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Few dishes are more comforting than a warm bowl of gumbo. Read on to learn how to make the best batch ever.

Don’t turn your back on the rouxEdit

Every good gumbo starts with mixture of butter and flour called a roux. In this case, we’re cooking the roux until it has a golden color, which can take about 10 minutes. In this time, you should be stirring somewhat constantly. It’s very easy to burn a roux, and if you do then you have to start oveR.

Choose your shrimp wiselyEdit

You might be wondering why we call for shrimps with the tails on. Though it won’t make or break your gumbo, shrimp shells have SO much flavor, so we always prefer to keep them on. If eating tail-on shrimp is not your thing, don’t think twice about leaving them out. In terms of size, it doesn’t really matter how big your shrimp are, as long as you’re keeping a close eye on them as they cook. As soon as they turn opaque, they’re done. Overcooking shrimp is super easy, so it’s important to watch carefully so you don’t end up with chewy shrimp. And as always, make sure you're buying sustainably—The Monterey Bay Aquarium has an amazing guide that can walk you through purchasing shrimp ethically.

Andouille or bustEdit

Some recipes that call for sausage will give you options. Subbing in a spicy Italian for a hot Italian sausage, or a chicken sausage for a pork sausage is totally fine. This is not the case with gumbo—you really need andouille. It provides a very specific flavor associated with gumbo, so try your hardest to find it.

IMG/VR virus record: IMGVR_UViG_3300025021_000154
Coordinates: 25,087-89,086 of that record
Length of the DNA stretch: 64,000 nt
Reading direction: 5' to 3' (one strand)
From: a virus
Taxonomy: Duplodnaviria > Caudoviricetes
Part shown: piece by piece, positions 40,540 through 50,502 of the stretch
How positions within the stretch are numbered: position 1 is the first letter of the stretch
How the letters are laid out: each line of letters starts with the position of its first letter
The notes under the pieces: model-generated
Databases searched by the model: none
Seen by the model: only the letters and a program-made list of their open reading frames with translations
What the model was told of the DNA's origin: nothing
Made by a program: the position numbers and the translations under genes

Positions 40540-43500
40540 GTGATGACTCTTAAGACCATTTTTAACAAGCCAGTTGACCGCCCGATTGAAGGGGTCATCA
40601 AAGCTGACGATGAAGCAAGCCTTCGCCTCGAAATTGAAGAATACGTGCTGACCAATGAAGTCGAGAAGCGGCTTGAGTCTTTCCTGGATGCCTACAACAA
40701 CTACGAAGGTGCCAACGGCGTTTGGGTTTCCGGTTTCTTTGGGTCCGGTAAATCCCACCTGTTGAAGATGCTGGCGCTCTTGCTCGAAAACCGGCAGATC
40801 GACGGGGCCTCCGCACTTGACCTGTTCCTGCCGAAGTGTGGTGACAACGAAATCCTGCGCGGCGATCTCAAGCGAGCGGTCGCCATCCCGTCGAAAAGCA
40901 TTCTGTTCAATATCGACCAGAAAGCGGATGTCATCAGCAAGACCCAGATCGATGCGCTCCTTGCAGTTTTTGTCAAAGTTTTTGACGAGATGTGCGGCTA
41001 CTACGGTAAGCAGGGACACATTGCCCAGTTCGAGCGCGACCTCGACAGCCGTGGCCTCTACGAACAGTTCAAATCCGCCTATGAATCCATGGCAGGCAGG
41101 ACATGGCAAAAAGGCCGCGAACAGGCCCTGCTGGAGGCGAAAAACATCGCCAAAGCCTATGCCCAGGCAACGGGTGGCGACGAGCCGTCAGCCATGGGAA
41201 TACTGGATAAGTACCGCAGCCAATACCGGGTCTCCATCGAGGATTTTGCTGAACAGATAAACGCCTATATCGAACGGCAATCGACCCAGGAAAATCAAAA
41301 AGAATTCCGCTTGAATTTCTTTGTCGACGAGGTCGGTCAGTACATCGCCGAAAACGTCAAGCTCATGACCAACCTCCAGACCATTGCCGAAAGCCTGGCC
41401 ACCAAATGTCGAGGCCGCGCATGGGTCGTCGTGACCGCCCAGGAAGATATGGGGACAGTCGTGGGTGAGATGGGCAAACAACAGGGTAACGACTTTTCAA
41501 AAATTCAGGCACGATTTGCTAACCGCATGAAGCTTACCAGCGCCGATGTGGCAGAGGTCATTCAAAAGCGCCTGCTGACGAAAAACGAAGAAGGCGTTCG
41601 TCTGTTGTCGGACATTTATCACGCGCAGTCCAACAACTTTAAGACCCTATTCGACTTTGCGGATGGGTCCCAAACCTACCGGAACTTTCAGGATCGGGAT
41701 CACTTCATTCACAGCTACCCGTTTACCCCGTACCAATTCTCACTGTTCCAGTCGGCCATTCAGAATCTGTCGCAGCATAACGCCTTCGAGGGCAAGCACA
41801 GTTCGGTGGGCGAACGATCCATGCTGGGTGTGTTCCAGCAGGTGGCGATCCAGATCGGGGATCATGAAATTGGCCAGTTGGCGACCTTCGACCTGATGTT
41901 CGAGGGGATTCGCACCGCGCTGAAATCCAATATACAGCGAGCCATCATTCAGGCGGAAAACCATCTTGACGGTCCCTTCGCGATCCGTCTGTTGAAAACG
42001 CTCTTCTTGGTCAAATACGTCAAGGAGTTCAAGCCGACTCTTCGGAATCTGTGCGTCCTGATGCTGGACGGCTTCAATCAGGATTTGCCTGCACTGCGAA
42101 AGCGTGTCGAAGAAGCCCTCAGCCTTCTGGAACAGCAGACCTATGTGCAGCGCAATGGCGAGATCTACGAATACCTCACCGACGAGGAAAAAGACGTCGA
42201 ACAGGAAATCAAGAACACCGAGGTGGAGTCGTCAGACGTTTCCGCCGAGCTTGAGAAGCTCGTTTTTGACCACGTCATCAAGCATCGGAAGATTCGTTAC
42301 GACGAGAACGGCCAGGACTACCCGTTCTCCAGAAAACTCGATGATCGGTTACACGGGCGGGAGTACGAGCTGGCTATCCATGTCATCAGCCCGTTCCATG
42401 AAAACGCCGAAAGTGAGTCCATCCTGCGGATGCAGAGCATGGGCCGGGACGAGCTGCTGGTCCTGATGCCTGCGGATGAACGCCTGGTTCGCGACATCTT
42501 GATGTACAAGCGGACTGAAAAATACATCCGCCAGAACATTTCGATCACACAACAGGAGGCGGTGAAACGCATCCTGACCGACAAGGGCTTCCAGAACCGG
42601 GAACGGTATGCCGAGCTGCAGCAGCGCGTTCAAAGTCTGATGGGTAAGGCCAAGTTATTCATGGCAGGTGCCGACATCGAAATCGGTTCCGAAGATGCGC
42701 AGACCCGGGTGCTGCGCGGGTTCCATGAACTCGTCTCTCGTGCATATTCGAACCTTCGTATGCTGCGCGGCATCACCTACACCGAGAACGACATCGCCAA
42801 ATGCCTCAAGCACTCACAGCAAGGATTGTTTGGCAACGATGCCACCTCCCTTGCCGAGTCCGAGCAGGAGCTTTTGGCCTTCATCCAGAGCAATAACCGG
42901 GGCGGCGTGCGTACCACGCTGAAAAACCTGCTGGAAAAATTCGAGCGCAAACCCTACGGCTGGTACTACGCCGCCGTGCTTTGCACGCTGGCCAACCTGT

If you can’t find andouille anywhere, there are ways to substitute the flavor. Start with ground pork, and mix in cajun spices. Since andouille is double smoked, try adding a little liquid smoke to the mix. We’d start small, 1/2 teaspoon should do it.

Info Info
YIELDS
 
PREP TIME
 
TOTAL TIME
 
4 0 HOURS 20 MINUTES 1 HOUR 20 MINUTES

INGREDIENTSEdit

  • 4 tbsp. butter
  • 1/4 c. all-purpose flour
  • 1 small yellow onion
  • 1 medium green bell pepper, chopped
  • 2 celery ribs, chopped
  • 2 cloves garlic, minced
  • 12 oz. andouille sausage, sliced into 1/2" pieces
  • 1 tbsp. cajun seasoning (without salt)
  • kosher salt
  • Freshly ground black pepper
  • 1 bay leaf
  • 1 (15-oz.) can fire-roasted diced tomatoes (optional) 
  • 4 c. chicken broth
  • 1 lb. shrimp, peeled and deveined
  • 3 green onions, sliced
  • cooked white rice, for serving

DIRECTIONSEdit

  1. In a large, deep skillet over medium-low heat, melt butter, then add flour. Cook, stirring constantly, until dark caramel colored, about 10 minutes.
  2. Add onions, peppers, and celery, and stir until softened, about 5 minutes more. Stir in garlic and sausage, then season with Cajun seasoning, salt, and pepper. Stir in bay leaf, diced tomatoes, and chicken broth and bring to a boil. Reduce heat to low and simmer until thickened, stirring occasionally, about 1 hour.
  3. In the last 10 minutes of cooking, add shrimp. Once shrimp is pink and cooked through, taste and adjust seasonings. Stir in green onions, reserving some for garnish.
  4. Serve spooned on top of white rice.


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